“Orthodox” Responses
to the “Unorthodox” Traditions

The Development of Hindu Philosophy & Social Organization


The word sankhya may be translated as “calculation” or “enumeration” and refers to the philosophy’s attempt to list the various components that make up reality. ... A crucial point of departure for Sankhya’s philosophical speculations, as for many of the sramana darsanas, was to understand the cause of and solution to suffering (duhkha). ...
Sankhya is a dualistic philosophy, positing that reality is composed of two types of entities. The first is Purusa, which may be understood as pure, or supreme consciousness, or as the true Self, and the second is Prakrti, often translated as nature or materiality. Both are real, but transcendent, in that they are not readily apprehensible to the senses. Prakrti is composed of three qualities, or gunas. These are the sattva guna of luminosity, clarity, or purity, the rajas guna of passion and activity, and the tamas guna of inertia, dullness, or opacity. Purusa, or supreme consciousness, is the impassive observer of all phenomena. Prakrti, however, in response to Purusa’s presence, has its gunas thrown out of equilibrium. It moves from transcendence to immanence and undergoes a series of transformations through which the multiform world comes into being. Sankhya then enumerates 23 tattvas, components or elements of Prakrti’s evolutionary manifestation, from buddhi, the most subtle element, to the mahabhutas, the grossest elements. Every tattva contains the three gunas, but in various proportions. The guna concept is still pervasive in many aspects of Hinduism beyond the Sankhya system. For instance, pure foods such as ghee may be classified as sattvic, while stimulating foods such as alcohol might be regarded as rajasic, and disagreeable or ritually polluting foods, such as rotting flesh, are tamasic. ...
According to Sankhya teachings, particularly as articulated in the practical teachings of Yoga, it is vital for intelligence, that is, the discriminating intellect (buddhi), to function at its highest or purest capacity. As it does so, it begins to discern the workings of ahankara [ego], and its mistaken identifications. Figuratively, the grosser tattvas then get progressively enfolded into their subtler elements. Ahankara ceases its erroneous activities. Quite crucially, buddhi too ultimately recognizes that even it is not the true observer, and stops functioning. Thus Prakrti’s elements are completely enfolded. Prakriti returns to its unmanifest state, and Purusa, unobscured by the dynamic activities of manifest Prakrti, knows itself as pure consciousness, the true Self, isolated from any delusions. This is known as “only-ness” (onliness) or isolation, kaivalya, which is the Sankhya systems equivalent term for moksa. The “real” consists of only Purusa and Prakrti, two real but transcendent principles. Purusa, the true Self, was never really in bondage, or enmeshed with Prakrti. There was a conditional self, produced through Prakrti’s manifestations, that was burdened with suffering through misapprehensions and false identifications. (IH, 131-2)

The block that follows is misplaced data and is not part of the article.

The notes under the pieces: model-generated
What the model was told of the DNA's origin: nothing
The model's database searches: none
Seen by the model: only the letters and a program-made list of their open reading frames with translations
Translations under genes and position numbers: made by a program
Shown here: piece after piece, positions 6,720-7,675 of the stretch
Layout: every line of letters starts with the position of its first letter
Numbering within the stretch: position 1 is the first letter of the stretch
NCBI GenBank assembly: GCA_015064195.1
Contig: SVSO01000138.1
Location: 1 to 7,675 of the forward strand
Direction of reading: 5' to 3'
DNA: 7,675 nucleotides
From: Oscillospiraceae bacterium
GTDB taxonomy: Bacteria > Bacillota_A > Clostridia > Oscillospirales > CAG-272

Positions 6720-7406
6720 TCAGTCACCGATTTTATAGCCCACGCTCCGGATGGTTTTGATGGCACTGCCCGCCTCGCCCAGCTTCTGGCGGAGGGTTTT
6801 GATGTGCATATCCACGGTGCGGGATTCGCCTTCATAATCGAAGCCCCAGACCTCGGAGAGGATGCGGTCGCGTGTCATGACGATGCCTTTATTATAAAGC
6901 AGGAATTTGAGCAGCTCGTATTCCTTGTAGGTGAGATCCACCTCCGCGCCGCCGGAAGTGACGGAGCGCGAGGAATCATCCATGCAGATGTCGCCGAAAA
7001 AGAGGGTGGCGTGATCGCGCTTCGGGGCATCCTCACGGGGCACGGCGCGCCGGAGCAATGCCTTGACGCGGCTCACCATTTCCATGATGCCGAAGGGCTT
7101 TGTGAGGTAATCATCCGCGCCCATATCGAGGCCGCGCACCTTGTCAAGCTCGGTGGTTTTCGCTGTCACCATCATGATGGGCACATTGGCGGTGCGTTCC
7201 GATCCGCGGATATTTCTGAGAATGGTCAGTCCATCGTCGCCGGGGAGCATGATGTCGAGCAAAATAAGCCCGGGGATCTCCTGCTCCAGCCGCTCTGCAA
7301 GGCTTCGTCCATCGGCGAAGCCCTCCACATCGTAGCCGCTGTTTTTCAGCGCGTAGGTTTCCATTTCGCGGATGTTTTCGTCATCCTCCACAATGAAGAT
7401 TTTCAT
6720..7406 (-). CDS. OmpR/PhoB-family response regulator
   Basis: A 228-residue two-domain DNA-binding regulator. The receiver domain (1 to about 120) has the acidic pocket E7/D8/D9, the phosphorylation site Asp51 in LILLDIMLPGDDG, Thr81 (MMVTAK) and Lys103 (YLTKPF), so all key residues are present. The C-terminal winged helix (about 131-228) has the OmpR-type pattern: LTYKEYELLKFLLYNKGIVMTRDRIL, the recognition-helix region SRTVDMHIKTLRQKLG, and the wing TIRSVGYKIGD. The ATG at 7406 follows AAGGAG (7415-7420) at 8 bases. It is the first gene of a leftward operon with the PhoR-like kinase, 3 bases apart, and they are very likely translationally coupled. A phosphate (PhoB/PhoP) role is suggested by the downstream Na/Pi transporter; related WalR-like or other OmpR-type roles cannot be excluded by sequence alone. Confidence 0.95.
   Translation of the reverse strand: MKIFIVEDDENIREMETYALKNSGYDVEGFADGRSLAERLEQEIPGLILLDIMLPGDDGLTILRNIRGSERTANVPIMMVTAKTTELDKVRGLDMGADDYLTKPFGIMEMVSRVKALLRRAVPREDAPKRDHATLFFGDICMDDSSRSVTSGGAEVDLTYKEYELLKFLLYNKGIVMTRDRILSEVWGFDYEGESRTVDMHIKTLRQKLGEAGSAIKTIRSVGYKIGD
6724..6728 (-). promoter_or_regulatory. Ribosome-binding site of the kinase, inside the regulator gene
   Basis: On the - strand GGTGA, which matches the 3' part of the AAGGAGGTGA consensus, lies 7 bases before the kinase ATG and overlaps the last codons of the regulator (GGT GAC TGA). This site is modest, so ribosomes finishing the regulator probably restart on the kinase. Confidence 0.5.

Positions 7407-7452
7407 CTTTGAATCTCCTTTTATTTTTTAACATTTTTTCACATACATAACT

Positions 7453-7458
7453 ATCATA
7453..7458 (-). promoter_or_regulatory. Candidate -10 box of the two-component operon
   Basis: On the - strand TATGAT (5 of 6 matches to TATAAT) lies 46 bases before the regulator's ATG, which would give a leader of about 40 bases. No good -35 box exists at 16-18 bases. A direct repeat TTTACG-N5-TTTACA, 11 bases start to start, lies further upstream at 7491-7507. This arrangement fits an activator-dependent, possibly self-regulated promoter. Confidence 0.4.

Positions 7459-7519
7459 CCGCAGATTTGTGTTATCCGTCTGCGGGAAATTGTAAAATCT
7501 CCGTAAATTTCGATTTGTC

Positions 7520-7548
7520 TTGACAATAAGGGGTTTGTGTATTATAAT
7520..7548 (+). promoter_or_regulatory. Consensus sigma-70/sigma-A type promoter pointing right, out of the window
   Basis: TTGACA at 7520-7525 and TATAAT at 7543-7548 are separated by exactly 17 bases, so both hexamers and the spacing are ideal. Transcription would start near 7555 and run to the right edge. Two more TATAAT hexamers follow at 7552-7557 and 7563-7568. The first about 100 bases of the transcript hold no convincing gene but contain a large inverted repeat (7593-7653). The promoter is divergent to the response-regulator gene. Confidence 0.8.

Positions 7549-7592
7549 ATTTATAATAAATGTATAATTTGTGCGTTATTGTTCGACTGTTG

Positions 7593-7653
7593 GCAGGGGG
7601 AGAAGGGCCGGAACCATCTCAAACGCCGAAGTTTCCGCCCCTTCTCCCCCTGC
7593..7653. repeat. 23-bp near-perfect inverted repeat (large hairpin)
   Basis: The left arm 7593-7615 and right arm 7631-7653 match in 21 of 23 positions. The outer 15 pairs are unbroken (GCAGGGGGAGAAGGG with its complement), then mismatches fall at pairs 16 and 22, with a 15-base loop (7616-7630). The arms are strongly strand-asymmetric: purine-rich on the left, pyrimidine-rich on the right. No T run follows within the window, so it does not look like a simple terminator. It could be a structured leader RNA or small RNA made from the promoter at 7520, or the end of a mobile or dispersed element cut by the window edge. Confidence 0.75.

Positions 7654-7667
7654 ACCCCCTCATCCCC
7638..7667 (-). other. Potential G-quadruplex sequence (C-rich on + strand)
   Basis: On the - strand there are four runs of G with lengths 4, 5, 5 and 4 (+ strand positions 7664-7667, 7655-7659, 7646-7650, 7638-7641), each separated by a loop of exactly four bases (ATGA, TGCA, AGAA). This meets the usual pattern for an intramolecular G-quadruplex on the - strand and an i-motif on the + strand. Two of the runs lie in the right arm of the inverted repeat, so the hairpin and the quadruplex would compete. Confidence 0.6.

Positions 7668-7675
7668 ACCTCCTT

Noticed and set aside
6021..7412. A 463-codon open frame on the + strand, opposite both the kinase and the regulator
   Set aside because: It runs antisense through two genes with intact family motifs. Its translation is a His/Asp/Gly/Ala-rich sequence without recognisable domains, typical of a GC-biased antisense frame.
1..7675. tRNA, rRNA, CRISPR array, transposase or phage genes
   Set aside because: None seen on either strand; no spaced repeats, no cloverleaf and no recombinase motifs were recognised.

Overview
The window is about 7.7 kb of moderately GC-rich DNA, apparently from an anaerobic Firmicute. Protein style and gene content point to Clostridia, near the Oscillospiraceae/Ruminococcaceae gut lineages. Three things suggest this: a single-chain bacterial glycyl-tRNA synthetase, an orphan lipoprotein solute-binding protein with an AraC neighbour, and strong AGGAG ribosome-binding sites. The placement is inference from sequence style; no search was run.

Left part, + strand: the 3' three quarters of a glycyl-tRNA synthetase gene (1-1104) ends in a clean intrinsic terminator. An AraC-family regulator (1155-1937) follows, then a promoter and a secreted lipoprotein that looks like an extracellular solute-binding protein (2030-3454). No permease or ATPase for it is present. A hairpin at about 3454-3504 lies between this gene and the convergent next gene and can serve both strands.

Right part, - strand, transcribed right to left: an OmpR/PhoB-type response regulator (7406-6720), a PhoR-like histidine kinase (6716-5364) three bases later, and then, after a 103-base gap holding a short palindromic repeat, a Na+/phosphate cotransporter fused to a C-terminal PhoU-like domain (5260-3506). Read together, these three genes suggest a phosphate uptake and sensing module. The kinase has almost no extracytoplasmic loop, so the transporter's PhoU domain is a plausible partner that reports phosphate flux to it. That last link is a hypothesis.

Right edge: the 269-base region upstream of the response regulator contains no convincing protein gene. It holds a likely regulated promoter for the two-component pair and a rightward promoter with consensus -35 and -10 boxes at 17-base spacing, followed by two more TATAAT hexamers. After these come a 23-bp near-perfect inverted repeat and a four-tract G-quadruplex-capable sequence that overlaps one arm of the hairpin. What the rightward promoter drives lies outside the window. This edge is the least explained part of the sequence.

The darsana classified as Yoga is often grouped together with Sankhya, because the early articulations of Yoga philosophy are based on the metaphysical system of the tattvas associated with Sankhya. The earliest systematic presentation of Yoga, and still one of its most authoritative treatises, is Patanjali’s Yoga Sutra (Aphorisms on Yoga). ... The word yoga derives from the Sanskrit root, yuj (“to unite”), and means “union.” It is cognate with the English word “yoke.” ... From the perspective of Sankhya metaphysics one might understand that through yoga one unites or integrates the various components of Prakrti until Purusa is revealed. Others describe yoga as uniting the seemingly separate and incorrectly conceived self with its true nature. (IH, 133-4)
The Eight Limbs of Yoga
A handy summary of the essential components of yogic practice is found in Patanjali’s list of the eight limbs (astanga) of yoga, which are elaborated upon by later commentators. (IH, 136)

The Moral Foundation
Controlling Emotions/Desires

1. Yama (restraints):refers to practices that should be avoided for the effective attainment of liberation. These restraints are: not-harming (ahimsa), not lying, not stealing, chastity (brahmacarya), and not being acquisitive.(IH, 136)

2. Niyama (observances): “refers to practices that should be cultivated. These are: self-purification, contentment, austerity (tapas), self-study (svadhyaya), and a sincere commitment to the endeavor.” (IH, 136)